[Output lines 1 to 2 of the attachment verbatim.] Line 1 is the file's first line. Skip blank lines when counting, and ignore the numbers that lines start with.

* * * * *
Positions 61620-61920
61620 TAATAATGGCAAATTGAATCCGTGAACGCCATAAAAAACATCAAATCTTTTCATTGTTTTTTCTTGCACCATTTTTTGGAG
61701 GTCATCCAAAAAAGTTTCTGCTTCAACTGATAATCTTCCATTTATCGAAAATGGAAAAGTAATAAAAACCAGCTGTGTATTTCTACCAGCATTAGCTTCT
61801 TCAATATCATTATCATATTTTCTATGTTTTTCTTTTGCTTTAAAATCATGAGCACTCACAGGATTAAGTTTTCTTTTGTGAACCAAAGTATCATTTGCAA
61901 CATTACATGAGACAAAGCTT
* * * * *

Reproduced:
Positions 61620-61920
61620 TAATAATGGCAAATTGAATCCGTGAACGCCATAAAAAACATCAAATCTTTTCATTGTTTTTTCTTGCACCATTTTTTGGAG